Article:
‹The electronics package in the D10SC is top notch too. The waterproof 100A brushless ESC was sourced from Hobby Wing and if fully programmable. It comes standard with a cooling fan to keep it running efficiently and connects to the battery using a high current connector. The 2400Kv 540L motor is encompassed by a cold anodized heatsink that has mounting holes to add an optional cooling fan. Other manufacturers should take a lesson from Team Energy and include a radio as good as the GT3X in all RTR vehicles. The included Gold Edition (only available with RTR vehicles) of the GT3X has a backlit LCD screen, 10-model memory, and has many options like basic throttle and steering trim, dual rate, EPA, EXP, sub trim and more. The power switch is found in an interesting spot, too… the center of the drop-down steering wheel!

The included steering servo is fast and had enough torque to snap the tires from side to side even when the suspension was under load on the D10SC. Coupled with the three-differential, shaft driven, 4WD drive train, I was able to navigate the D10SC almost exactly how I wanted it. Navigating slowly through tight turns the truck was nearly perfect and a little extra throttle when needed broke the back end free for a controlled slide. While there was a small push while on power, I can attribute this to the tread pattern of the tires.

Grab the throttle and hold on! No, seriously, this truck is really fast when run on the included Team Energy 4S, 4000mAh battery pack. Simply pulling the throttle all the way back may not be a good idea, especially for beginners. I found that rolling the throttle worked best and I could get the truck up to speed very control- lably this way. On loose surfaces the truck created awesome rooster tails as it launched forward and thanks to the 4WD drivetrain it tracked rather straight. With a vehicle this heavy, weighing in at just over eight pounds, I was expecting the D10SC to have issues slowing down quickly. That said, I was pleasantly surprised as the braking was precise and linear thanks to the Hobbywing ESC. A small blip would slow the truck down just a bit and grabbing it hard would lock the tires. This was great because even at full speed I could reach for it as needed to either stop the truck in an instant or slide it around a corner.

With the kind of speed the D10SC has to offer it takes to the air with ease! No jump was too big for this truck to clear and clear with room to spare. I really liked that it jumped with a very level attitude, thanks in part to excellent weight distribution. Landing could be a bit of an issue as the truck did bottom out hard a few times and took a moment to settle. However, a few changes from the box stock set-up, like thicker shock oil, or backing off the droop screws to increase suspension travel should help alleviate this. Bumps, ruts and the like were usually no bother for the D10SC but it did bounce a little more than I would have liked. Again, some simple suspension tuning would most likely alleviate this.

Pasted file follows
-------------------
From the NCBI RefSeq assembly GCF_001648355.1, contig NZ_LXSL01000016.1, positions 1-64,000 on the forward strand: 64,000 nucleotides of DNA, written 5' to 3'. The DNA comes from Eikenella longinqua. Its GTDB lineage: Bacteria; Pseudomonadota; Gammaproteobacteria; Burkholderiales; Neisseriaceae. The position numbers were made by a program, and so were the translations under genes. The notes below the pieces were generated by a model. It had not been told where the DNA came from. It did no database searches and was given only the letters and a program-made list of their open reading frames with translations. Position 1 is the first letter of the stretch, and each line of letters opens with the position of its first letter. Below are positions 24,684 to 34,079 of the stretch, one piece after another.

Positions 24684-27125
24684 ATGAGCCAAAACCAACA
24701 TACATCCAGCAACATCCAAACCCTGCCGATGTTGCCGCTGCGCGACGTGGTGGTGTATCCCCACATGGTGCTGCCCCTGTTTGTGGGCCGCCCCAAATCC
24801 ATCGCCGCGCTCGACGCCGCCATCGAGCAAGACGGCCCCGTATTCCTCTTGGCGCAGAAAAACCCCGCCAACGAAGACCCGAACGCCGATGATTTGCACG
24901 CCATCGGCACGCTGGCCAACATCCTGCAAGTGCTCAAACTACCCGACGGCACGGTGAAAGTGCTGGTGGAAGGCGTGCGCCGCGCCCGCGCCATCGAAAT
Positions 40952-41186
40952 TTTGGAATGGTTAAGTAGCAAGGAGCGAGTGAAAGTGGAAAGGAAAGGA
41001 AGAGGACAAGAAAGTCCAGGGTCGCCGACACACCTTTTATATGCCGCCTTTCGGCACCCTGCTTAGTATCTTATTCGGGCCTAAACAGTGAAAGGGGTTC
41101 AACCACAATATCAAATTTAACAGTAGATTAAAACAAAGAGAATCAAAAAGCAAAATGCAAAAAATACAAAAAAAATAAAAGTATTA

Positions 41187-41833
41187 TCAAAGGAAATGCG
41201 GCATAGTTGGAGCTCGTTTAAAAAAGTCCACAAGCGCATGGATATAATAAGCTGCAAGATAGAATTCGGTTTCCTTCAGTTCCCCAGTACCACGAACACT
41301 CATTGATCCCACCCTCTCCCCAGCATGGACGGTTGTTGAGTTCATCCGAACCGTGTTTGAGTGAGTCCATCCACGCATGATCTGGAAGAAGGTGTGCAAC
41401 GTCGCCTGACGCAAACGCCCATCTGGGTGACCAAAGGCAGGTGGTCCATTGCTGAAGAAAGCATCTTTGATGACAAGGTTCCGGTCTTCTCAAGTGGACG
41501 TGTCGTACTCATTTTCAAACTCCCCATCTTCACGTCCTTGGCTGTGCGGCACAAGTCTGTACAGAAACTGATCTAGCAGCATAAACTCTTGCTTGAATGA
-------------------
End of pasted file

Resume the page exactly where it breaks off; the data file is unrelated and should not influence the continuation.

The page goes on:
At the end of a very long day of fun the D10SC was still in one piece and ready for action. There was a little accumulation of dirt around the shock caps due to a small amount of oil leaking out but tightening the caps a bit should alleviate this. The block was also scuffed and scratched but that was to be expected. That said, the extra thick polycarbonate body has some deep scratches and gouges that would have destroyed a thinner body!

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Length: 21.65 in. (550 mm)
Width: 12 in. (305 mm)
Wheelbase: 13.15 in. (334 mm)
Weight: 8.16 lb (3.7 kg)

Body: Pre-painted thick polycarbonate
Wheels: White 5-spoke
Wheel adapter type: 12mm hex
Tires: Racing spike

Type: F/R independent a-arm
Shock positions: 6 positions F/R on the tower. 2 on the F/R a-arm,
Camber: Adjustable turnbuckles
Roll: Adjustable ball positions
Wheelbase: Shims at the rear hubs
Ride height: Threaded shock collars and droop screws
Misc: N/A

Type: Dual bellcrank
Toe: Adjustable turnbuckles

Type: Flat pan
Material: 6061 Aluminum
Thickness: 3mm

Type: 4WD
Transmission: Differential: Front, center and rear gear diffs
Clutch Type: N/A
Gear ratio: Optional pinion gears
Bearings: Bearings

Opinion: 9
Acceleration: 10
Steering: 8
Handling: 8
Durability: 9
Feature Breakdown: 9
Overall Value: 10

While you’re not likely to see the D10SC tak- ing a victory lap at any big races, I highly doubt that was even a consideration when this truck was designed. Team Energy released this truck so the masses could go out and have one heck of a good time anywhere they wanted and they sure did deliver. From bumper to bumper the D10SC is built to take a beating so your day won’t be cut short due to mechanical failure. Coupled with the insane speeds and price point you just can’t go wrong. Costing $349.95 from NitroRCX the Team Energy D10SC is one of the best values (if not the very best) in the industry.

NitroRCX, NitroRCX.com